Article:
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Reading Comprehension Worksheets
A New Nation
(1776-1830)

Benjamin Franklin, Ambassador to France

A New Nation<BR>(1776-1830)
A New Nation
(1776-1830)


Benjamin Franklin, Ambassador to France
Print Benjamin Franklin, Ambassador to France Reading Comprehension with Fifth Grade Work

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Print Benjamin Franklin, Ambassador to France Reading Comprehension

Reading Level
     edHelper's suggested reading level:   grades 5 to 7
     Flesch-Kincaid grade level:   8.6

Vocabulary
     challenging words:    civic, finance, democracy, diplomat, ally, original, provided, colonial, altogether, military, celebrity, agreement, personality, purpose, public, death
     content words:    Ben Franklin, United States, Benjamin Franklin, Atlantic Ocean, Revolutionary War, King Louis XVI, Great Britain


Benjamin Franklin, Ambassador to France
By Sharon Fabian
  

1     Some people say that if it hadn't been for Ben Franklin, the United States would still be a part of England. Whether or not that is true, there is no doubt that Benjamin Franklin had a lot to do with the United States becoming an independent country.
 
2     What did Franklin do that helped the United States become what is it today? The story that answers that question takes place, not in colonial America, but in Paris, France. It began in the year 1776, the same year that the Declaration of Independence was signed. That year, Benjamin Franklin made the voyage across the Atlantic Ocean to France. The voyage took about a month, and it was a rough and dangerous voyage. The United States was involved in the Revolutionary War, and a US ship could not depend on a safe passage across the ocean.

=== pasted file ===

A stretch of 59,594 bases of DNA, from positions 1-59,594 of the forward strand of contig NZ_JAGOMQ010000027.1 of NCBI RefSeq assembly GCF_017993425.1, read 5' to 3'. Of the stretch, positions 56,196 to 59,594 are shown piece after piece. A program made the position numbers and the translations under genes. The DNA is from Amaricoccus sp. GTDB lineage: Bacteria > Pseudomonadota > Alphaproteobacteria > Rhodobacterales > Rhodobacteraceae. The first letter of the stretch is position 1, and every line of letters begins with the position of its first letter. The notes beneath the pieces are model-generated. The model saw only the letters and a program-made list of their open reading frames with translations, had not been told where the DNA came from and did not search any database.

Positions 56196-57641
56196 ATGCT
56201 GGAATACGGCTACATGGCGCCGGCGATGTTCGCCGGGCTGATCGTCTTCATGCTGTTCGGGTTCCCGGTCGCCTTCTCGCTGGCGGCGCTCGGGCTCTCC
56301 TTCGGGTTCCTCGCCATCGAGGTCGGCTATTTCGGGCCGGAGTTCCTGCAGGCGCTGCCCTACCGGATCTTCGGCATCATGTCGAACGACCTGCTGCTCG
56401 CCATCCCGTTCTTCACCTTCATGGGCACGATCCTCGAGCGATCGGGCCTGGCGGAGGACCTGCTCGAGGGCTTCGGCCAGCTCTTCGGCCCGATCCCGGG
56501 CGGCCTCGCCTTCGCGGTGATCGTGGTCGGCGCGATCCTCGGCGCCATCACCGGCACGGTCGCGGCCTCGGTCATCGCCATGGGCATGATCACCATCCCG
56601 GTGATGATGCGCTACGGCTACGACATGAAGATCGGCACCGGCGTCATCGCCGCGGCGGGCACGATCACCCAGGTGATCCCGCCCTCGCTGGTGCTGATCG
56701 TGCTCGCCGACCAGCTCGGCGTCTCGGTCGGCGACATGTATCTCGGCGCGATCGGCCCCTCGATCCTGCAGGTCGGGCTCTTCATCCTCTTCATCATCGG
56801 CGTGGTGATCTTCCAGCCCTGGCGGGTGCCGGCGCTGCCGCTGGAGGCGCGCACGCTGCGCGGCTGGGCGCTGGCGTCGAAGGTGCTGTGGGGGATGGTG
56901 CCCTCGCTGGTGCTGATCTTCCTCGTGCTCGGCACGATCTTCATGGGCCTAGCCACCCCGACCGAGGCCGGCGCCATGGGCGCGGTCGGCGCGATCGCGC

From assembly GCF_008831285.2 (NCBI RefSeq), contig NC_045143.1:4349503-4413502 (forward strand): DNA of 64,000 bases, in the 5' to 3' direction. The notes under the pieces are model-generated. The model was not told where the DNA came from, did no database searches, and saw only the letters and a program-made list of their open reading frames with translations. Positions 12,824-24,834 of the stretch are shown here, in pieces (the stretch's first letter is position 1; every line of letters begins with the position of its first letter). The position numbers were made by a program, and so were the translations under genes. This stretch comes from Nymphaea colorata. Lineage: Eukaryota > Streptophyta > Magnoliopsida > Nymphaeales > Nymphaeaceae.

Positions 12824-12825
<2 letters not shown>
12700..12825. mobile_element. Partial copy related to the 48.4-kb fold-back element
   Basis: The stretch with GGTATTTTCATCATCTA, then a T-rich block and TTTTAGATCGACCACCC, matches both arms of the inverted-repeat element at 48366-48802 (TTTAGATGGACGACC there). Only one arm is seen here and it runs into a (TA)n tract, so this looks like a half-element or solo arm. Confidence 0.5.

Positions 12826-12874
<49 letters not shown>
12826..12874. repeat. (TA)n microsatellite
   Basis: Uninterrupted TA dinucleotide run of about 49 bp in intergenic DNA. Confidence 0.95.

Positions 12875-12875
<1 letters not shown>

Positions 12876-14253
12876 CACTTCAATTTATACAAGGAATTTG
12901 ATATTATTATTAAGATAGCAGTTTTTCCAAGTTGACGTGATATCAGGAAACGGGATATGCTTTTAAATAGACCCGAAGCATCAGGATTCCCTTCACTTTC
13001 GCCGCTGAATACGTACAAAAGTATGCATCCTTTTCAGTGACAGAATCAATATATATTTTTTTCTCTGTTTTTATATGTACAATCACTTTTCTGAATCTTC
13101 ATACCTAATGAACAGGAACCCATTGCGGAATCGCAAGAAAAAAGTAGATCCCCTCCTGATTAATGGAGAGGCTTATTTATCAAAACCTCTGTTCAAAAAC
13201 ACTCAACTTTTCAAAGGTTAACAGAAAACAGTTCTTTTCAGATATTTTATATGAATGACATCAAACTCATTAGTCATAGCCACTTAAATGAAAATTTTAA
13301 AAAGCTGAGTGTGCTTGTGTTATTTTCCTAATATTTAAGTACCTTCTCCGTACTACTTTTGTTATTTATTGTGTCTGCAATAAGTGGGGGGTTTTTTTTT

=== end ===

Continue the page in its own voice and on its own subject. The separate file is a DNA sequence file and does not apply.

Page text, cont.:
3     Benjamin Franklin did make it across the ocean safely, and he received a warm welcome in France. Franklin was a popular visitor there. He had taken the time to learn the French language and French manners. He was also something of a celebrity there because of his famous lightning experiment.
 
4     While in France, Franklin lived in the town of Passy, just outside of Paris. He got to know many French people who were interested in the same things that he was interested in, and they were especially interested in the idea of democracy.

Paragraphs 5 to 11:
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A New Nation
(1776-1830)

             A New Nation
(1776-1830)



United States
             United States


    American Government  
 
    Black History and Blacks in U.S. History  
 
    Children in History  
 
    Government Careers  
 
    Hispanic Heritage  
 
    How Can I Help?  
 
 
    Immigration  
 
    National Parks and Monuments  
 
    Native Americans  
 
    Presidents of the United States  
 
    Women's History  
 


United States History
    A Nation Divided
(1840-1861)
 
 
    A New Nation
(1776-1830)
 
 
    After the Civil War
(1865-1870)
 
 
    American Revolution  
 
    Cold War
(1947-1991)
 
 
    Colonial America (1492-1776)  
 
    Lewis and Clark
(1804-1806)
 
 
    Pearl Harbor  
 
    Spanish American War (1898)  
 
    The 1890's  
 
    The 1900's  
 
    The 1910's  
 
    The 1920's  
 
    The 1930's  
 
 
    The 1940's  
 
    The 1950's  
 
    The 1960's  
 
    The 1970's  
 
    The 1980's  
 
    The 1990's  
 
    The 2000's  
 
    The Civil War
(1861-1865)
 
 
    The Great Depression
(1929-1945)
 
 
    The United States Grows
(1865-1900)
 
 
    The War of 1812  
 
    Wild, Wild West  
 
    World War I
(1914-1918)
 
 
    World War II  
 


50 States

             Fifty States Theme Unit


Document Based Activities
      Document Based Activities



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